However, her Livre des faits d’armes et de chevalerie (The Book of Deeds of Arms and of Chivalry) is one of the first known texts on the law of war. This is why a legal historian specializing in the status of women once presented Pizan not without emphasis as the “mother of international law” (M. T. Guerra Medici, « The Mother of International Law: Christine de Pisan », Parliaments, Estates and Representation, vol. 19, 1999, n° 1,pp. 15-22), thus supplanting a Grotius whose paternity was already highly doubtful (Ch. Leben, « Grotius : père du droit international », in Dictionnaire des idées reçues en droit international, Paris, Pedone, 2017, pp. 279-285). In any case, in the pantheon of the founding “fathers” of international law, haunted by men, Pizan should occupy a special place: she is not only the first woman to have written about “international” law; she is one of its very first known authors, even before Vitoria, Gentili or Suarez.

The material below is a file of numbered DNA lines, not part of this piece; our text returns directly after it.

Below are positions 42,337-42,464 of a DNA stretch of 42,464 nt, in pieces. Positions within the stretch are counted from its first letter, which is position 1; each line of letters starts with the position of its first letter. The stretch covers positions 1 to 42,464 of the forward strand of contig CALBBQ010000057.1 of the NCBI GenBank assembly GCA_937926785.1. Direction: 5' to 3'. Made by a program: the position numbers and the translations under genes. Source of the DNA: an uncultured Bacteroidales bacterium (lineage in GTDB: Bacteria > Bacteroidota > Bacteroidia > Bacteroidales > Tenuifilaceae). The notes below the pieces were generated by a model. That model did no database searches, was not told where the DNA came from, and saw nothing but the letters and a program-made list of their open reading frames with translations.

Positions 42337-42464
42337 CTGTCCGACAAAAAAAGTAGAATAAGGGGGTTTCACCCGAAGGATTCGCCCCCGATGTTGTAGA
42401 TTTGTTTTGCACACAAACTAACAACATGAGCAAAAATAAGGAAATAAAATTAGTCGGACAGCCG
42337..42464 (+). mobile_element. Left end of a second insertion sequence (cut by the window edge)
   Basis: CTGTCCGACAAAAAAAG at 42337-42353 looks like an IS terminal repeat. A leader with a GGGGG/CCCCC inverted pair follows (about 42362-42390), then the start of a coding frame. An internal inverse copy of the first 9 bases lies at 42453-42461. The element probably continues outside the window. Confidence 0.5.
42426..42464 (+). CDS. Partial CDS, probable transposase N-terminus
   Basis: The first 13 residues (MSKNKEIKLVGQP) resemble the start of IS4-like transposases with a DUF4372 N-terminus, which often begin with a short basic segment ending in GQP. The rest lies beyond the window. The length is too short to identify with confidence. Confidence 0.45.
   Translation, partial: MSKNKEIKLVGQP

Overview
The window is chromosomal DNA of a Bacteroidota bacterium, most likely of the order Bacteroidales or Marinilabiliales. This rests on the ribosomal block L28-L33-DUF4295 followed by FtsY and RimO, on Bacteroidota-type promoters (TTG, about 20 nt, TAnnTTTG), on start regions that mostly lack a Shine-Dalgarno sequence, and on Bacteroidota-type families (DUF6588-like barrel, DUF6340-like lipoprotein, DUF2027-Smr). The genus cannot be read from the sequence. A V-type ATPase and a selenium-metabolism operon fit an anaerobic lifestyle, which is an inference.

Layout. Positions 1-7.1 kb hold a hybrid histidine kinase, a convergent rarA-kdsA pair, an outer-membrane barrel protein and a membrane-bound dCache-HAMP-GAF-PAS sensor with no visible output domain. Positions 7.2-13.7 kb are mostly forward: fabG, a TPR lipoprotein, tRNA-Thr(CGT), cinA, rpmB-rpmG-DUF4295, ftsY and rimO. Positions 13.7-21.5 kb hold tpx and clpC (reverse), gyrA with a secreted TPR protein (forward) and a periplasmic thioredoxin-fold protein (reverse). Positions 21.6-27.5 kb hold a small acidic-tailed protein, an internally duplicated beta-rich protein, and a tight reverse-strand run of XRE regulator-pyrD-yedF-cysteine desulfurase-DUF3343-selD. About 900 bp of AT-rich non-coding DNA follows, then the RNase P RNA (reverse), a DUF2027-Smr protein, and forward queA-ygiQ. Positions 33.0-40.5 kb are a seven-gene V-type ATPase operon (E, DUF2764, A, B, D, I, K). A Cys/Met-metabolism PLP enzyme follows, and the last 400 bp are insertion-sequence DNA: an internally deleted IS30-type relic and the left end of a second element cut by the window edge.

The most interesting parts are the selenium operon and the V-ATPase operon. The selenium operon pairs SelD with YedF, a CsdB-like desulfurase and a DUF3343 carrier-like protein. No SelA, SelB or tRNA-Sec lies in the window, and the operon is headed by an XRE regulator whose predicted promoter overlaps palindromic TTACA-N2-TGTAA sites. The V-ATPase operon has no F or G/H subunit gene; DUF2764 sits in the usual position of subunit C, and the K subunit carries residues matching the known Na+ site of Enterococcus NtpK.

Woman of letters and feminist pioneer
Daughter of a Bologna astrologist physicist, Christine de Pizan was born in 1364 or 1365 in Venice. Her father having been invited to the Court by Charles V, she joined the Kingdom of France at the age of five where she was educated. Married at fifteen, she was widowed at twenty-five. She began writing to support herself and her family, including her three children. Her manuscripts – the printing press was invented some twenty years after her death – were distributed with great success to the princes and patrons of the time, many of whom were her protectors. She is probably the first woman to have lived by her pen.